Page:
Pamela Danziger, president of Unity Marketing and luxury market expert, said Costco was the only discount chain that attracted more ultra-affluent -- consumers with more than $250,000 income a year -- than lower-income shoppers, with income ranging from $100,000 to $249,900 a year.
"The fact is the affluent customers that Costco attracts are about the only ones in this economy who can afford to invest in a six-month supply of paper towels or toilet paper," Danziger said in a statement. "Households on tight budgets can't afford to tie up so much cash in stockpiling supplies. In addition, Costco stocks many name brands and gourmet foods that appeal strongly to the wealthy."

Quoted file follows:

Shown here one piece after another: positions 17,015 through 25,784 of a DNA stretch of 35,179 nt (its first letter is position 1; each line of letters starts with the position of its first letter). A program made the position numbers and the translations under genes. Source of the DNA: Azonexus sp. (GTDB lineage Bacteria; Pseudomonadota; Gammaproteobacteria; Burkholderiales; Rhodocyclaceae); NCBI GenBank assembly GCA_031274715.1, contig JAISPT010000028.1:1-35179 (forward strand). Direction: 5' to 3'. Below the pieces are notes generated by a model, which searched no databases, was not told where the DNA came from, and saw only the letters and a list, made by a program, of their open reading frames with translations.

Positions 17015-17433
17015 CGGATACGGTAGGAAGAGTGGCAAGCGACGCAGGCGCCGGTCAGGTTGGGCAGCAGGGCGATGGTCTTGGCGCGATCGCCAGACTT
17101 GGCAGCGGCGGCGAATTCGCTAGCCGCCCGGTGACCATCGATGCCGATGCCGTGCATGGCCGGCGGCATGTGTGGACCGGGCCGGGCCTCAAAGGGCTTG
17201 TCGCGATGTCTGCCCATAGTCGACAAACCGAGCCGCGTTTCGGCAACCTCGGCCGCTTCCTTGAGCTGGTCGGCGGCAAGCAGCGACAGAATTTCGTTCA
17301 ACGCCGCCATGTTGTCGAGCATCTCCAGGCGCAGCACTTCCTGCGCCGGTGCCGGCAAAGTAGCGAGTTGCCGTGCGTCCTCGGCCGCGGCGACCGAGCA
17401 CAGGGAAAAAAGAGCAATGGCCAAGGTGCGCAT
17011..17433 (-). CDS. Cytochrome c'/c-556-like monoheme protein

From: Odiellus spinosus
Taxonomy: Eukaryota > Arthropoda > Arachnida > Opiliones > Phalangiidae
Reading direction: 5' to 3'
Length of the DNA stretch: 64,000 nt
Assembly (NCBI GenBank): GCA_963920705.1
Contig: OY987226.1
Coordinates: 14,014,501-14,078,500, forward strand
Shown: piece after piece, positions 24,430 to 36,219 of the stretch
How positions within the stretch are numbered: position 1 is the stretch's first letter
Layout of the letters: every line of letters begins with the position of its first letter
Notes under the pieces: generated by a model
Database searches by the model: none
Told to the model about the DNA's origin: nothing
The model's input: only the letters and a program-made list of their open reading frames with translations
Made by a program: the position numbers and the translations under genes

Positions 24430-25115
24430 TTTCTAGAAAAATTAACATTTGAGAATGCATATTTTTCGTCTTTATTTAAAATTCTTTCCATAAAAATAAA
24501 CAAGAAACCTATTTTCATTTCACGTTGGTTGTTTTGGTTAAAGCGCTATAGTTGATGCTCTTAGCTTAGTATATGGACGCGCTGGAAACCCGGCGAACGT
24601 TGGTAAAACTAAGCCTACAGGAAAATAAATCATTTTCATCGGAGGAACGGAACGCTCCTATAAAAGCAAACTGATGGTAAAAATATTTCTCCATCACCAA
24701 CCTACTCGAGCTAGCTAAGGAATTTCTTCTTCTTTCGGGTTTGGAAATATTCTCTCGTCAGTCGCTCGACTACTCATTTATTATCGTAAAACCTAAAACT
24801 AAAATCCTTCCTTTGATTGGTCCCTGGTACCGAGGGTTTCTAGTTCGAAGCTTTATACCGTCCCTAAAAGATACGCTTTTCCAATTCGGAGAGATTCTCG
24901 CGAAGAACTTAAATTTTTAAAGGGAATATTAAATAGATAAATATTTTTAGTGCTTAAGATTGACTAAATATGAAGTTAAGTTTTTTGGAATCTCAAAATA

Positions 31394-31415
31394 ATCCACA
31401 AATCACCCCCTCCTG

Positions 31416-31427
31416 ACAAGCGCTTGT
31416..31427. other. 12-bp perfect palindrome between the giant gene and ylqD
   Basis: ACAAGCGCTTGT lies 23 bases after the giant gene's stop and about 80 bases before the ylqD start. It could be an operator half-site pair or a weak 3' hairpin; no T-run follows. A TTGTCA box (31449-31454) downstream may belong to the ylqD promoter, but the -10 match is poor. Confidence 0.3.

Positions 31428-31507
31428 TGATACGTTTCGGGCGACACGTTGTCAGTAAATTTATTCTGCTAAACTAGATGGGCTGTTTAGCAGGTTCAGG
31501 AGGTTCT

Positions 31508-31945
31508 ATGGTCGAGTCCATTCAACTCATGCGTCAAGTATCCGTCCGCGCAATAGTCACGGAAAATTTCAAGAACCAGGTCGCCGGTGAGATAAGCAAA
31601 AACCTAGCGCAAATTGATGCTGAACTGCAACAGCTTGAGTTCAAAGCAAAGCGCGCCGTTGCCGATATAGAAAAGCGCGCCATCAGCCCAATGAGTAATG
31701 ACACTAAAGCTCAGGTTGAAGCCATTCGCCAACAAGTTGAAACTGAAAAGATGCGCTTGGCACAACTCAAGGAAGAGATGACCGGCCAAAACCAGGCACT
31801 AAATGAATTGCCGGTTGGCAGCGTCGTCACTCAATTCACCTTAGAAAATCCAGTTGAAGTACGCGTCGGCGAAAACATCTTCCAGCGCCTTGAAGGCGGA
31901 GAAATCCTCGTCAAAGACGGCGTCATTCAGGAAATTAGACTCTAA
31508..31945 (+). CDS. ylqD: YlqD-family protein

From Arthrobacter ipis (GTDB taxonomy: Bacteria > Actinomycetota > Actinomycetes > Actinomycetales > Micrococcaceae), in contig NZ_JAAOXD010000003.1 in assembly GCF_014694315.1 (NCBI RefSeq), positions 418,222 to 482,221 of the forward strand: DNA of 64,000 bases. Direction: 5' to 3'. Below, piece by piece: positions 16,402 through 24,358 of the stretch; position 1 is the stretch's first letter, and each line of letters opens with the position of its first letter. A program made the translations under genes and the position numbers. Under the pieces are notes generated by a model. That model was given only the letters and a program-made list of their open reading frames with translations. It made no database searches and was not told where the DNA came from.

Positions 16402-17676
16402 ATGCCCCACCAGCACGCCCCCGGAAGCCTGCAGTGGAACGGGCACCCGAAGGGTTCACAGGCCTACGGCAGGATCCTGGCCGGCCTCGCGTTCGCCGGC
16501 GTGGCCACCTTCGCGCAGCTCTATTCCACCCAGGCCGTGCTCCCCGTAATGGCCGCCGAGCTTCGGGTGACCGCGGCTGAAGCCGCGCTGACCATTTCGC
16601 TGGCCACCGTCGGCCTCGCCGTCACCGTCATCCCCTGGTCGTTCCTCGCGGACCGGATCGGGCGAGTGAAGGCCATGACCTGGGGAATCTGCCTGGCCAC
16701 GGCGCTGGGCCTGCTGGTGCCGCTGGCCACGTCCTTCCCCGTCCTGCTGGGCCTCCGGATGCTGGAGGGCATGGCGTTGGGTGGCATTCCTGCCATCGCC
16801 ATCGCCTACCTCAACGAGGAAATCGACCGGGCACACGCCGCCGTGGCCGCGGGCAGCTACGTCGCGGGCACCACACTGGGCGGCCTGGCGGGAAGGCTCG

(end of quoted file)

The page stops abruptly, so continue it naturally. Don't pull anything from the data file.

Costco knows that its affluent consumers are likely to be small business owners acutely aware of the mark-up that typically comes at high-end stores. The discounter consciously strips away the frills that mean extra expense to these consumers and offers a bare-bones environment that says "savings," Danziger said.
"The affluent consumers get excited by the hunt for name-brand bargains," Danziger said. "They will put up with long checkout lines and the big-box format in order to get access to such a wide variety of quality items at deeply discounted prices and they are absolutely addicted to the Costco experience."
'SNL': 'Anchorman 2' cast, One Direction sing 'Afternoon Delight' [VIDEO]
Reindeer recovered after escaping from Santa during lighting ceremony